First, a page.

Ponting "devastated" to miss final Ashes test
Ricky Ponting was "devastated" to be ruled out of the fifth and final Ashes test against England in Sydney next week due to complications with his broken finger, the Australian captain said today.cricket Updated: Dec 30, 2010 12:03 IST
Ricky Ponting was "devastated" to be ruled out of the fifth and final Ashes test against England in Sydney next week due to complications with his broken finger, the Australian captain said on Thursday.
Ponting had undertaken an x-ray after Australia's defeat in the fourth test in Melbourne with results indicating that his fracture had moved over the course of the match and would need immediate treatment, the team said earlier in a statement.
"I'm devastated to tell you the truth, it was the news I was dreading," Ponting told reporters at Sydney airport. "During the game I didn't think I'd done too much more to it."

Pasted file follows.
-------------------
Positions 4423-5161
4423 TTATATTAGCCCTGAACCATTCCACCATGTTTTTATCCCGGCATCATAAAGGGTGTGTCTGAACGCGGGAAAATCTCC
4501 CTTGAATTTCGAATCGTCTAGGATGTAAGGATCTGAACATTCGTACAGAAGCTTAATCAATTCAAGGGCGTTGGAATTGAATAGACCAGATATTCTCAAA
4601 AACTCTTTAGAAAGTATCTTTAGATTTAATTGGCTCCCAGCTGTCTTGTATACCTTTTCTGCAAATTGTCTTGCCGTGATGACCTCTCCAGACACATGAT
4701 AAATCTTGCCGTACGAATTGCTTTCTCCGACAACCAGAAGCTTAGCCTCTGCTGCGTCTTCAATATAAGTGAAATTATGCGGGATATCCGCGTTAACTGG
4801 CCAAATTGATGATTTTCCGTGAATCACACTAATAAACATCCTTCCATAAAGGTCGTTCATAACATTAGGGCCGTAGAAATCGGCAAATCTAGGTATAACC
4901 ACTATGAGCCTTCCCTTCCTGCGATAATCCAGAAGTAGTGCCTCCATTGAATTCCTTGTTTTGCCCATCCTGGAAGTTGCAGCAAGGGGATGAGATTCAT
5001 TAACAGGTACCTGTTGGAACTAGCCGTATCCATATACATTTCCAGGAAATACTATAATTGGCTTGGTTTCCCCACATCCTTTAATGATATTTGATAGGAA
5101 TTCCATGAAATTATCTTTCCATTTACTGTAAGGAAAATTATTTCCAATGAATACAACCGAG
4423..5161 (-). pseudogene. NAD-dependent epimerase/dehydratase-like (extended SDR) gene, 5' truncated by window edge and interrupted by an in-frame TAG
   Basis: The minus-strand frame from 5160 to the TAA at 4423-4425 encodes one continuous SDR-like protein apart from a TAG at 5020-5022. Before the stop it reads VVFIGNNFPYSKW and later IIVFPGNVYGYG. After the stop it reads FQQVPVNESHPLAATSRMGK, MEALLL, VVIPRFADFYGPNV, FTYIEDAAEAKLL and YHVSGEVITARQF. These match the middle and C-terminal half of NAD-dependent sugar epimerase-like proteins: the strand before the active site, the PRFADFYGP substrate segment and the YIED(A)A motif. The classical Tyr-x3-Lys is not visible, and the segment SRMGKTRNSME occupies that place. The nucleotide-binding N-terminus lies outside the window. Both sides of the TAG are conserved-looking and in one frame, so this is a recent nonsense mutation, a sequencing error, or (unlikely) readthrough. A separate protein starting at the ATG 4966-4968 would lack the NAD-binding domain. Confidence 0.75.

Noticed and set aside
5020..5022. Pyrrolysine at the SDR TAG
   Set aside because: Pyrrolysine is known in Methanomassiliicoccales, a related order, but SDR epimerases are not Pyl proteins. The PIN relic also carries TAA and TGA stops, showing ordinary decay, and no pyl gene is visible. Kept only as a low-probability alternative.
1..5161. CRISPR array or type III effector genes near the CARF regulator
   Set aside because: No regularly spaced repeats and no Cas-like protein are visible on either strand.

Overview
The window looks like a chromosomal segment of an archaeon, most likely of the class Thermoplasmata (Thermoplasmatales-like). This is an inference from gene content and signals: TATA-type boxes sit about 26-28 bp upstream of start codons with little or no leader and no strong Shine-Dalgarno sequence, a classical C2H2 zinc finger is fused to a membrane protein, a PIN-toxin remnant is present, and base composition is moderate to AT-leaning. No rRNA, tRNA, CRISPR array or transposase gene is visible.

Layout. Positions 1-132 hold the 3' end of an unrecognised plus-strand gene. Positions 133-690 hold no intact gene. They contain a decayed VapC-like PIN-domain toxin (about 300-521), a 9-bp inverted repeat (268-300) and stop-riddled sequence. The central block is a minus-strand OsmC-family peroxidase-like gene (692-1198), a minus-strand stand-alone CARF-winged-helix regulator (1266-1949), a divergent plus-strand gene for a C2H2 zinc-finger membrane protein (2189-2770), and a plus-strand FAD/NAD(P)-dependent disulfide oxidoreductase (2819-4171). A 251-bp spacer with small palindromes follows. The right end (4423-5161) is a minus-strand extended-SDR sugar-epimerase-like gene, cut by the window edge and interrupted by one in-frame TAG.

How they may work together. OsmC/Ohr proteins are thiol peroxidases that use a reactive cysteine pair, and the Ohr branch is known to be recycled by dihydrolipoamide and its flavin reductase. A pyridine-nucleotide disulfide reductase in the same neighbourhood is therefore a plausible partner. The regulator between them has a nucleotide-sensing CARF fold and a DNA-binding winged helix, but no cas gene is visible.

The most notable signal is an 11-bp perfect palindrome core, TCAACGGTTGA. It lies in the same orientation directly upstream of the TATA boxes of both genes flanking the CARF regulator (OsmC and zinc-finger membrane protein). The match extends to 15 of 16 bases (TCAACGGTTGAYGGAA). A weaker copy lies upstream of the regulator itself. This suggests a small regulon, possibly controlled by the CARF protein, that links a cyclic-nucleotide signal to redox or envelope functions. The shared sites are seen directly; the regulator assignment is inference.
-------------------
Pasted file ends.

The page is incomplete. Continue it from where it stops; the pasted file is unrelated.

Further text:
Ponting broke the little finger on his left hand attempting a catch during the third test in Perth, but played under some discomfort in the next match in Melbourne, which England won to retain the Ashes and take a 2-1 lead into the final match.
Vice captain Michael Clarke is expected to lead the side in Sydney with uncapped Usman Khawaja, a Pakistan-born opening batsman who plays for New South Wales, likely to take Ponting's spot at number three.
Team physiotherapist Alex Kountouris said Ponting would face surgery or "aggressive splinting and immobilisation" and a decision on what course to take would be made within 24 hours after consultation with a specialist.
He would not be expected to be able to start training until the later part of the Australian summer, but would be expected to be fully fit for the World Cup in February, Kountouris said.
Ponting's omission will be guaranteed to fuel speculation about the future of his captaincy, with former cricketers and pundits calling for the 36-year-old to step down in the wake of his third failed Ashes series.
Ponting, who also conceded the urn on tours in 2005 and last year, said retirement was the last thing on his mind.
"I'm not thinking about it at all," he said.
The Tasmanian, the second-most prolific run-scorer in test history, has been in woeful form with the bat in the series, averaging just 16 and scoring only a single half-century on the final afternoon of the drawn first test in Brisbane.